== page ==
Outlaw of Gor     Book 2     Pages 181 - 182


The principal ingredients of Sullage are the golden Sul, the starchy, golden-brown vine-borne fruit of the golden-leaved Sul plant; the curled, red, ovate leaves of the Tur-Pah, a tree parasite, cultivated in host orchards of Tur trees, and the salty, blue secondary roots of the Kes Shrub, a small, deeply rooted plant which grows best in sandy soil.
Priest-Kings of Gor     Book 3     Pages 44 - 45


Besides several of the flower trees there were also some Ka-la-na trees, or the yellow wine trees of Gor; there was one large-trunked, reddish Tur tree, about which curled its assemblage of Tur-Pah, a vinelike tree parasite with curled, scarlet, ovate leaves, rather lovely to look upon; the leaves of the Tur-Pah incidentally are edible and figure in certain Gorean dishes, such as sullage, a kind of soup;
Nomads of Gor     Book 4     Page 217


Her head had already been shaved. These girls were doubtless to be part of the cargo of a slave ship, probably bound for Cos or Tyros. The shaving is for hygienic reasons, to protect them in the crowding and the filth, on the shelves, from parasites.
Vagabonds of Gor     Book 24     Pages 455 - 456


The major reason for cropping the hair of field slaves, both male and female, and certain other forms of work slaves, is to protect them from parasites. For a similar reason the bodies of the women transported on slave ships are almost always shaved, completely. Even then it is common, shortly after debarkation, and this is required by the rules of many port authorities, to subject them to an immersion in slave dip.
Magicians of Gor     Book 25     Page 301


The hunting sleen was a much larger animal, and had been bred through generations not only for its hunting skills, but for size, ferocity, and aggressiveness. Such animals are sometimes used in sleen fights, on which bets are made. There is amongst some species, including Kurii, a common belief that the wild animal is somehow superior to the domestic animal, but this is usually false. The domestic animal has been bred from the wild animal to be its superior. Wild animals are on the whole smaller, lack stamina, are malnourished, infested with parasites, and short-lived. The domestic animal is usually larger, better fed, longer-lived, healthier, and trainable, with respect to virtues ranging from stamina to patience, to restraint, to techniques of stalking, attacking, and killing. For example, the wolf hound of Earth was originally bred to kill wolves.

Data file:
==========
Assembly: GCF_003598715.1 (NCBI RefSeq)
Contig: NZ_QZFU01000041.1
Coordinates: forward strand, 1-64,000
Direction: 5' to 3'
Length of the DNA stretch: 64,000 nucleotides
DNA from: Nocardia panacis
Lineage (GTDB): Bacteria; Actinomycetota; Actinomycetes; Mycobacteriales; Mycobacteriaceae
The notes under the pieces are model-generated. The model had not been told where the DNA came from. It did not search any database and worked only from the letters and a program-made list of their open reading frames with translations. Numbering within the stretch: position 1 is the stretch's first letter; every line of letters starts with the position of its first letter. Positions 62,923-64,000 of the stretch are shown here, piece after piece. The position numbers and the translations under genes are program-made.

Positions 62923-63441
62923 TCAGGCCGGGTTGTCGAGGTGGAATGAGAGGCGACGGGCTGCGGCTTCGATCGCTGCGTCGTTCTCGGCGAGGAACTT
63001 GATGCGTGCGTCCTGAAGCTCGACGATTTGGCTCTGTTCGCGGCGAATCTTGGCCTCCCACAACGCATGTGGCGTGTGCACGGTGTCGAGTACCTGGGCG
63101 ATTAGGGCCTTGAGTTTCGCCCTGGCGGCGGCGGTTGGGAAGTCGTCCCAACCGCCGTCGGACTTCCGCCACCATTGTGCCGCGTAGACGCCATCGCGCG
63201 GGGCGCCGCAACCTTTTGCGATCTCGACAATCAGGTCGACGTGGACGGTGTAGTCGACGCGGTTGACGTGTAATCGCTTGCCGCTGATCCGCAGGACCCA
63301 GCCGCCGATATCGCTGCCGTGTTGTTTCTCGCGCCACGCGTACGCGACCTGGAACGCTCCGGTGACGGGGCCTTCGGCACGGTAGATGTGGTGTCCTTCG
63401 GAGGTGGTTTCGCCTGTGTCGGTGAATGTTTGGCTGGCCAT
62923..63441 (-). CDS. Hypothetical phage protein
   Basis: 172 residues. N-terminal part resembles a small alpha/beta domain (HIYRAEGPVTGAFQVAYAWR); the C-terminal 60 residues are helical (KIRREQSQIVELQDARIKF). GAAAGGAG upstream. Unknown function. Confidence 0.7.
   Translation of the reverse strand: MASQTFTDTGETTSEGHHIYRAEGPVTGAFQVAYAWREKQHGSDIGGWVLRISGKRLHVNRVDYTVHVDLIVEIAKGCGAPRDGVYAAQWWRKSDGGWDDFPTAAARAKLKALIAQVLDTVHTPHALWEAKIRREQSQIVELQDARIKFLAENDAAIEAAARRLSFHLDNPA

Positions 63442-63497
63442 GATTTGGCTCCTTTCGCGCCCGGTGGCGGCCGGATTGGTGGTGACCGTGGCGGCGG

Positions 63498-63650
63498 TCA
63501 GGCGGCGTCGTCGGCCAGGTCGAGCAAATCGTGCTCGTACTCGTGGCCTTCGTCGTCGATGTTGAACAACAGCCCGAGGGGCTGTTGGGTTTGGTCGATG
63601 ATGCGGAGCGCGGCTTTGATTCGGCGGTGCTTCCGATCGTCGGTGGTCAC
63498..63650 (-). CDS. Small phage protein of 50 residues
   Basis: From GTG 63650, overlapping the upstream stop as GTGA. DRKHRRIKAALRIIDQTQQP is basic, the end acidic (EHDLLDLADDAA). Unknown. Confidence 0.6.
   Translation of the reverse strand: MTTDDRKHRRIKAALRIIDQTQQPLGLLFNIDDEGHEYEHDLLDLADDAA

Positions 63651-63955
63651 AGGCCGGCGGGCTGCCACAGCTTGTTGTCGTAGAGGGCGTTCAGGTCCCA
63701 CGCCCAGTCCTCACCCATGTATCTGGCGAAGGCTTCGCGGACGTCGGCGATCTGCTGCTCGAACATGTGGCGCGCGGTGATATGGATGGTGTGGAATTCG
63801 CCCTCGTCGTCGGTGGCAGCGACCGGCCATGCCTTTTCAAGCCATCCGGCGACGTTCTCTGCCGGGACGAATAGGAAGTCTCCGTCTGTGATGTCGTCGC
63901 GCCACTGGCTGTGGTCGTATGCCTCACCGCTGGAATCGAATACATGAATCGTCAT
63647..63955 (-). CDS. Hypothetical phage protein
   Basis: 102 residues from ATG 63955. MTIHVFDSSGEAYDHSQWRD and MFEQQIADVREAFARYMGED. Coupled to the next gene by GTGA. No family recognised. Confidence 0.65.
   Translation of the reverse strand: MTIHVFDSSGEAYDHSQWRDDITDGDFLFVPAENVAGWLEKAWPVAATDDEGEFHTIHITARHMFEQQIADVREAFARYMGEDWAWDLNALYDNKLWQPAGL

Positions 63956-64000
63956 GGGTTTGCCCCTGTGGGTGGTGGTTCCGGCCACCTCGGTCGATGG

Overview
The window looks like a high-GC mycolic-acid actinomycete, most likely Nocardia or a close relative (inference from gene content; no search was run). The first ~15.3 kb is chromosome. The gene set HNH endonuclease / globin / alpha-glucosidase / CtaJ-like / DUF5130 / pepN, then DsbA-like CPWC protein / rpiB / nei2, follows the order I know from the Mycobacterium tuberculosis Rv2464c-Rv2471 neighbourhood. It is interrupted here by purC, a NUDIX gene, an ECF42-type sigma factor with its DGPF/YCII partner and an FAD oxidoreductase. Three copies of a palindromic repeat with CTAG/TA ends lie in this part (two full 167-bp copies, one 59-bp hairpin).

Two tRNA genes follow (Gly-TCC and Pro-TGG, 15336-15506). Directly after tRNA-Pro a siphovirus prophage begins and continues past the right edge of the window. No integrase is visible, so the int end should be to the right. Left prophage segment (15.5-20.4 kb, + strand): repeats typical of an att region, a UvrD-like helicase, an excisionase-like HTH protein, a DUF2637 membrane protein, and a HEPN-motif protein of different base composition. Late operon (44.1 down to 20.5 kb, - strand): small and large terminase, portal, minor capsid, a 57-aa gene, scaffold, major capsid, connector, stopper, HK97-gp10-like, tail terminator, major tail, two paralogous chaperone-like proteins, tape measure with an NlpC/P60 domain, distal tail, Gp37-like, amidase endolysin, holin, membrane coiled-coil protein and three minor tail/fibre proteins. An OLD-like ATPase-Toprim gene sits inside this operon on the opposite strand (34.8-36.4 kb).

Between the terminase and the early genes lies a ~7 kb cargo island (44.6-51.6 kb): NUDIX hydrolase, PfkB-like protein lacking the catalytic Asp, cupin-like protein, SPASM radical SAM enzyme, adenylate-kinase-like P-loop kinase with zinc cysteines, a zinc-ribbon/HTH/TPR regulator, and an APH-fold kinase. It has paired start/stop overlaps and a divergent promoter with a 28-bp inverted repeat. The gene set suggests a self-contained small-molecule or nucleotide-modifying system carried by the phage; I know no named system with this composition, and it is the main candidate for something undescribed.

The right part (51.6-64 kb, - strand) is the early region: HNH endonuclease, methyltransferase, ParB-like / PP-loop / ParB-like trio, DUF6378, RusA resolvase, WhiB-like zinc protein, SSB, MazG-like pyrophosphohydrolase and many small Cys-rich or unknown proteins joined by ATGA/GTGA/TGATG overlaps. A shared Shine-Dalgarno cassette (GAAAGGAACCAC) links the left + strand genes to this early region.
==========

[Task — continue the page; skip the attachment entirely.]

Kur of Gor     Book 28     Pages 211 - 212


To be sure, even such accommodations were likely to be far superior to those afforded on typical slave ships, in which the slaves were often supine and tiered, chained, wrists over head, ankles together, on pallets of slatted wood, enclosed by mesh, to keep away the urts. All the hair on their bodies is removed, to reduce the infestation of parasites. The chaining arrangement, incidentally, is not only to keep the girls from tearing the mesh, which might allow the entry of urts into the space, but, also, to keep them from lacerating their own bodies, tearing at them to relieve the misery consequent upon the depredations of parasites, usually ship lice.
Swordsmen of Gor     Book 29     Page 550





 


Parasites - Kur
To The Top


I thrust my face again into the fur.

I then heard from a second translator, apparently back a little farther than the first. "Enjoy the tiny, furtive, crawling things."

"Crack them between your teeth," came from the first translator.

"Are they not delicious?" came from the second translator.
Conspirators of Gor     Book 31     Page 474


"Kurii, not unoften," he said, "keep human females as pets. Their bodies can warm feet, their fine, small teeth are excellent for grooming, for ridding pelts of parasites."
Plunder of Gor     Book 34     Page 387





 


Rennel
To The Top


I was told by Kamchak that once an army of a thousand wagons turned aside because a swarm of rennels, poisonous, crablike desert insects, did not defend its broken nest, crushed, by the wheel of the lead wagon.